US, China pledge swift accession to Paris climate deal

7 April 2016

US President Barack Obama and Chinese President Xi Jinping will sign the recent multilateral deal on climate change at a UN ceremony on 22 April, according to a joint statement issued last Thursday. They also pledged to take the necessary steps to ratify the pact in their respective nations as early as possible this year.

The leaders of the world’s two largest economies and carbon dioxide emitters further committed to work together and with other actors to promote the Paris Agreement’s full implementation in order to “win the fight” against climate change.

Struck last December at a UN Framework Convention on Climate Change (UNFCCC) gathering, the Paris Agreement is the world’s first universal climate pact, envisaging mitigation contributions from all nations.

To this end, each nation will present climate action plans on a five-yearly basis, use a common accounting framework, and be involved in a regular, global stocktaking to assess collective progress toward tackling climate change.

UN Secretary General Ban Ki-moon, host of the April event in New York that will mark the first day the Paris Agreement is open for signature, commended the move in a statement released by his office. 

India has also indicated that it would take part in the signing ceremony. Officials estimate that over 100 countries will attend, helping to maintain political momentum around the Paris Agreement.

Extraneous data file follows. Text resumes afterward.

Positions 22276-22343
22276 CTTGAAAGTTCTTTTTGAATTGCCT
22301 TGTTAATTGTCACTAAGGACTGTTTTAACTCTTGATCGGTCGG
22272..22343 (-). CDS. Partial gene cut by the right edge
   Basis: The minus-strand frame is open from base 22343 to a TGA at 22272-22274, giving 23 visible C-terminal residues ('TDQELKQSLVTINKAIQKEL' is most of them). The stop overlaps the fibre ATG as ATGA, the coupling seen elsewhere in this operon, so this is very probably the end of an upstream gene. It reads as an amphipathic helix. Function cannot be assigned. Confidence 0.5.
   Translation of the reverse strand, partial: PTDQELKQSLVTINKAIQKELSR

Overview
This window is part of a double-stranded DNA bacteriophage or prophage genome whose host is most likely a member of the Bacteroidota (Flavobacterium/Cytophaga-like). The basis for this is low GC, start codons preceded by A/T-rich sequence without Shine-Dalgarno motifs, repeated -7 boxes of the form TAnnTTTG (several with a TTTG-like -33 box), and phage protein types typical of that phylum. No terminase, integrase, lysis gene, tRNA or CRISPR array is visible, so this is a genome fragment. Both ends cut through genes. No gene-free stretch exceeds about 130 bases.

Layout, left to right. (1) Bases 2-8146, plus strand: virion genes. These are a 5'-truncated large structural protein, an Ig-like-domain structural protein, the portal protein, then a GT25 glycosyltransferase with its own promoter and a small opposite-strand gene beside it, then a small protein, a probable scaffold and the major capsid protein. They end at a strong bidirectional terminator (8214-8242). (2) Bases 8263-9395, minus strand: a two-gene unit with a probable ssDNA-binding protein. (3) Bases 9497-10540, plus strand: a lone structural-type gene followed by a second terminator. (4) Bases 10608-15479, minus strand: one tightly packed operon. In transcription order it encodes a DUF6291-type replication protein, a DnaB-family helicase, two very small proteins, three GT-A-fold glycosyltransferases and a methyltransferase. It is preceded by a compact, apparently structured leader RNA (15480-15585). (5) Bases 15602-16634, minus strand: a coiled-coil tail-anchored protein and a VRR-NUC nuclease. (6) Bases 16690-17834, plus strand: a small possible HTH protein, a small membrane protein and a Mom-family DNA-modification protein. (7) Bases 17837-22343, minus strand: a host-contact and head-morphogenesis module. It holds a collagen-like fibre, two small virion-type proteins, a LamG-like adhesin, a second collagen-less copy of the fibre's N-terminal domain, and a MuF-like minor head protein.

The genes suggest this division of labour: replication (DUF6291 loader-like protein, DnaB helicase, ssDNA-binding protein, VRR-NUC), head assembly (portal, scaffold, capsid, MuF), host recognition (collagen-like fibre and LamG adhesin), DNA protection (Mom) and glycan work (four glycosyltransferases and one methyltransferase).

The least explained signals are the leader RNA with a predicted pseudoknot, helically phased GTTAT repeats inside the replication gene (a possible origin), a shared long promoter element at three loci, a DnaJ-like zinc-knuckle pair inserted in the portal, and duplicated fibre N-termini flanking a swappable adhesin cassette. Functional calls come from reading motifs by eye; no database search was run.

Some stakeholders have, however, called on poorer nations to hold off on signing until stronger guarantees are received around finance, technology, and compensation for damage caused by climate impacts. 

Obama and Xi’s statement additionally signalled plans to work bilaterally and with other countries to achieve successful outcomes on related multilateral agendas this year.

This includes negotiating an amendment to the Montreal Protocol on Substances that Deplete the Ozone Layer that would specifically target climate warming hydrofluorocarbon (HFC) emissions and setting up a global market-based mechanism on aviation emissions under the International Civil Aviation Organization (ICAO).

Talks are ongoing this week in Geneva, Switzerland, on the HFC amendment, while ICAO is conducting regional dialogues to gather inputs from states and stakeholders on the new mechanism, before a high-level discussion on a draft text scheduled for 11-13 May. 

Paris Agreement timeline

The Paris Agreement will come into effect 30 days after it is ratified by at least 55 nations accounting for at least 55 percent of total greenhouse gas (GHG) emissions. Three Pacific island nations – Fiji, Palau, and the Republic of the Marshall Islands – have already completed domestic steps necessary for ratification.

News of potentially swift ratification by major players suggests that the deal could come into play sooner than some stakeholders had expected, given that its original mandate foresaw a 2020 implementation date.

Some observers have consequently pointed to potential timing discrepancies. The Paris Agreement and an accompanying decision mandate a series of further negotiations to hammer out key operational aspects of the new regime.

For example, a working group should develop recommendations for modalities, procedures, and guidelines for transparency of action and support around countries’ individual climate efforts, to present for consideration by 2018.